June 2006 Vol. 104 No. 7 THE REVIEW

Correspondence: Crime, Criminals, and Competitive Crime Control

Wayne A. Logan

Given the negative consequences of crime, it should come as no surprise that states will endeavor to make their dominions less hospitable to potential criminal actors. This predisposition, when played out on a national stage, would appear ripe for a dynamic in which states will seek to “out-tough” one another, leading to a spiral of detrimental competitiveness.

Doron Teichman, in an article recently appearing in these pages, advances just such a view. Teichman posits that the decentralized structure of America’s federalist system provides states with “an incentive to increasingly harshen” their crime control efforts, with the net result being excessive penalties and inefficient over-expenditures in state crime control efforts. He reaches this conclusion by wedding two distinct literatures: jurisdictional competition, based on the seminal work of Charles Tiebout, and crime displacement and spillover, a focus of theoretical criminology. Even more provocative is Teichman’s prescription for change. Running against a heavy tide of commentary condemning increased federal involvement in criminal justice, Teichman urges that the federal government serve as a “regulator” of the states so that they can “achieve uniformity” and thereby avoid “inefficient harshening.”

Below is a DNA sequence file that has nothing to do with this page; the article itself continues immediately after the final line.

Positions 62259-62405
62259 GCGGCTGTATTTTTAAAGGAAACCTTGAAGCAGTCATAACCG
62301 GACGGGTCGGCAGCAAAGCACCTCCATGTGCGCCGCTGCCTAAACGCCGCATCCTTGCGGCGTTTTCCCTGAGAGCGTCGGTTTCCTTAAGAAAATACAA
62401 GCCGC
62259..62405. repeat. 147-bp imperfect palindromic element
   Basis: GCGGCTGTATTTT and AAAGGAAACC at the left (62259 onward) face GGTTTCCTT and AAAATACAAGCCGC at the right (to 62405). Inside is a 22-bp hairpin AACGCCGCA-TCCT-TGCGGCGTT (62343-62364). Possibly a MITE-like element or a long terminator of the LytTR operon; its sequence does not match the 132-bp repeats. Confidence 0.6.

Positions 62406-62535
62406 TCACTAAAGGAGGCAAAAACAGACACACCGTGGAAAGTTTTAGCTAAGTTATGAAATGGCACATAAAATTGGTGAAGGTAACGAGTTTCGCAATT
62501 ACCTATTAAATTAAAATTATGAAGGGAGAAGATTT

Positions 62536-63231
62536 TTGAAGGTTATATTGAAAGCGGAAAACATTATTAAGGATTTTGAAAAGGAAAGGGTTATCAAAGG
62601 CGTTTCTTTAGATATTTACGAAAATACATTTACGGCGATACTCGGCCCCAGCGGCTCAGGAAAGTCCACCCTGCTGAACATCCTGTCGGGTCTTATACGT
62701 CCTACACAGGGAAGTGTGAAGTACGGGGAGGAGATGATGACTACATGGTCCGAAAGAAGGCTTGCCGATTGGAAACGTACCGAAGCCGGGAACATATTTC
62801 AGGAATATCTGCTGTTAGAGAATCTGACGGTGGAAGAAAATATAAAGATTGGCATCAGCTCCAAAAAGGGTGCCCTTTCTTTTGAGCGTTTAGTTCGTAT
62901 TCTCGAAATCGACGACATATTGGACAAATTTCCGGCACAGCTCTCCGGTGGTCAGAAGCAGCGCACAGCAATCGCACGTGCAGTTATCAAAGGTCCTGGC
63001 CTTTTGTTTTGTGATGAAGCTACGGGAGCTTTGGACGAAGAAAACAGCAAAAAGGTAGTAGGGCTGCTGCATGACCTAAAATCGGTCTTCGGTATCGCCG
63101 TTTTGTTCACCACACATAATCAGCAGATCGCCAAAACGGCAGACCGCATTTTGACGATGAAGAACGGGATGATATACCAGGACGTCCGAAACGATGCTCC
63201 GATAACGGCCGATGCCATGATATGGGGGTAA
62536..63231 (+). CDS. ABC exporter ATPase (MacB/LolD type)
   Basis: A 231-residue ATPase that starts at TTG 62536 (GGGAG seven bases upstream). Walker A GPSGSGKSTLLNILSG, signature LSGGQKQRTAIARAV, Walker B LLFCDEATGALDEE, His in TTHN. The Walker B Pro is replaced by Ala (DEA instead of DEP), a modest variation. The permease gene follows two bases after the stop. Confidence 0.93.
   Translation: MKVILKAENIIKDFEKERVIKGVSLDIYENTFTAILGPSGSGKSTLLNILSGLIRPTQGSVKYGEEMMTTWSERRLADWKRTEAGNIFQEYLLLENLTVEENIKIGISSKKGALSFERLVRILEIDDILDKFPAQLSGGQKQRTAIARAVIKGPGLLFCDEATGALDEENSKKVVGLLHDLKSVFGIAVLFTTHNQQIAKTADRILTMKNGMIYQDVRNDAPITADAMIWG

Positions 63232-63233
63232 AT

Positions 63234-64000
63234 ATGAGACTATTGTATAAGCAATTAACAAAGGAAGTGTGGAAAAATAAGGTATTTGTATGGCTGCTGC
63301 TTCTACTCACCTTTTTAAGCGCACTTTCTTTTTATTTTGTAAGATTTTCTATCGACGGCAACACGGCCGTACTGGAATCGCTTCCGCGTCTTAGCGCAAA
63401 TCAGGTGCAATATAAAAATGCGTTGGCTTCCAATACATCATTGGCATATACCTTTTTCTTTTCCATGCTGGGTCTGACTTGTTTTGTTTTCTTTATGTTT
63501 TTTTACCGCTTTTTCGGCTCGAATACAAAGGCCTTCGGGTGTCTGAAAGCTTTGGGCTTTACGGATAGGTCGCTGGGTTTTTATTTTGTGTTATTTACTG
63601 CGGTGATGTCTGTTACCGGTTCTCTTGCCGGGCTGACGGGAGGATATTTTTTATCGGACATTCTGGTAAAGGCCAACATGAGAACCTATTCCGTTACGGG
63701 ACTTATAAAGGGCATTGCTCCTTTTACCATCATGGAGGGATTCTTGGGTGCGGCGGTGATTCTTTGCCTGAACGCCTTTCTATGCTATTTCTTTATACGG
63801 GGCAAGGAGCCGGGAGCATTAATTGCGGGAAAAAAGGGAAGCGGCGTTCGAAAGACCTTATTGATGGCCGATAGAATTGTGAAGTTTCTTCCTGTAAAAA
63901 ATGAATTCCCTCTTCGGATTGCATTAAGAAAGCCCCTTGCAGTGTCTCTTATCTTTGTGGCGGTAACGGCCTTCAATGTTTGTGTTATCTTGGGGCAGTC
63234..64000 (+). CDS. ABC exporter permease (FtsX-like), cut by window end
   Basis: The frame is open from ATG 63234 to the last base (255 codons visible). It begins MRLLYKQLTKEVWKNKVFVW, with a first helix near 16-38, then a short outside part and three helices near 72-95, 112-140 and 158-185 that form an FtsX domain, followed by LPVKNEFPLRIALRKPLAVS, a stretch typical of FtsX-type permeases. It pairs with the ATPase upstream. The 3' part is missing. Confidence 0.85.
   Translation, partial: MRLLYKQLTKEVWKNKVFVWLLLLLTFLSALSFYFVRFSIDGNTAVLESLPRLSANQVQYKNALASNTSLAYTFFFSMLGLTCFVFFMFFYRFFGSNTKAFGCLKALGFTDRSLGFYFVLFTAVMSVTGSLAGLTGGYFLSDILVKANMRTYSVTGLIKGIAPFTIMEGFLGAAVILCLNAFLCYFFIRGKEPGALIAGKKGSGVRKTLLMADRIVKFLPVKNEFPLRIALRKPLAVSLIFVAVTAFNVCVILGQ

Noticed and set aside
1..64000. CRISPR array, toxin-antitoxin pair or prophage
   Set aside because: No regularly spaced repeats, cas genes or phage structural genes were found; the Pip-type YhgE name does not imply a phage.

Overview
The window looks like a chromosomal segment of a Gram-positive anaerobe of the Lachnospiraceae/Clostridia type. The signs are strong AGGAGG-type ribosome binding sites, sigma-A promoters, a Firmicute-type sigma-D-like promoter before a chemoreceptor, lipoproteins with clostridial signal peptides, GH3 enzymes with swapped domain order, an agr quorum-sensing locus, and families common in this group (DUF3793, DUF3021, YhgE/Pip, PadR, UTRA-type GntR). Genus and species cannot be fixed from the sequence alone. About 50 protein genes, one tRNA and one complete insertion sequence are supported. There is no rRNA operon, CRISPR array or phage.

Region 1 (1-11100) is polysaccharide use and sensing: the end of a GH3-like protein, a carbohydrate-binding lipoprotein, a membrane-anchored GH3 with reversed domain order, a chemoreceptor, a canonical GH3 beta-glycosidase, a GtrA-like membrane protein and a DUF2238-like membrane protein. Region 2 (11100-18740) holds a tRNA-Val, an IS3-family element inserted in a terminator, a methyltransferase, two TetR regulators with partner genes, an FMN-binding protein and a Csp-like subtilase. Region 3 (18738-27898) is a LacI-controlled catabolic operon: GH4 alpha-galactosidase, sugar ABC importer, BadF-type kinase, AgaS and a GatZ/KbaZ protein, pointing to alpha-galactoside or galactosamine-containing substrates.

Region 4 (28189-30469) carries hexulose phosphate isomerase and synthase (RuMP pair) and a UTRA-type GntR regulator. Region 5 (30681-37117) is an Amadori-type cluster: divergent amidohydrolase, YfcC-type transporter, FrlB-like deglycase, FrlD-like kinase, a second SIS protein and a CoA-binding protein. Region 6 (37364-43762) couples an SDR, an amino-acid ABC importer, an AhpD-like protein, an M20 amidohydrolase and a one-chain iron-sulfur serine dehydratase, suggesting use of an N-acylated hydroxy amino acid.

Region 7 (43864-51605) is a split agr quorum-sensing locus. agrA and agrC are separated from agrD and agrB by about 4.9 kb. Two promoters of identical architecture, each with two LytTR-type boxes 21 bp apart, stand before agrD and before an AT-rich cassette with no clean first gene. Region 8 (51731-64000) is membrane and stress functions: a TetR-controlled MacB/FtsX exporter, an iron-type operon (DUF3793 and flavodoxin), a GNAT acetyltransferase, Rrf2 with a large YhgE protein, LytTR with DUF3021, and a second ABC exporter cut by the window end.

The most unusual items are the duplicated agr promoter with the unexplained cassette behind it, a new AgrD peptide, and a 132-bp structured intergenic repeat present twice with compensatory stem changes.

//  VIEW PDF
& Other Current Events

Fall Submission Season

MLR’s Articles Office will open its fall submission season on Monday, August 18!  The Articles...

The Ninth Circuit's Treatment of Sexual Orientation: Defining “Rational Basis Review with Bite”

On February 10, Nevada's Democratic attorney general decided to stop defending the state's constitutional...

Inhibiting Intrastate Inequalities: A Congressional Approach to Ensuring Equal Opportunity to Finance Public Education

The United States has exhibited a strong commitment to public education throughout its history. The local...

War Is Governance: Explaining the Logic of the Laws of War from a Principal-Agent Perspective

What is the purpose of the international law on armed conflict, and why would opponents bent on destroying...

Tariffication of the Coastwise Trade Laws

The coastwise trade laws prohibit foreign vessels and mariners from transporting goods or passengers...
MAILING LIST
Sign Up to Join Our Mailing List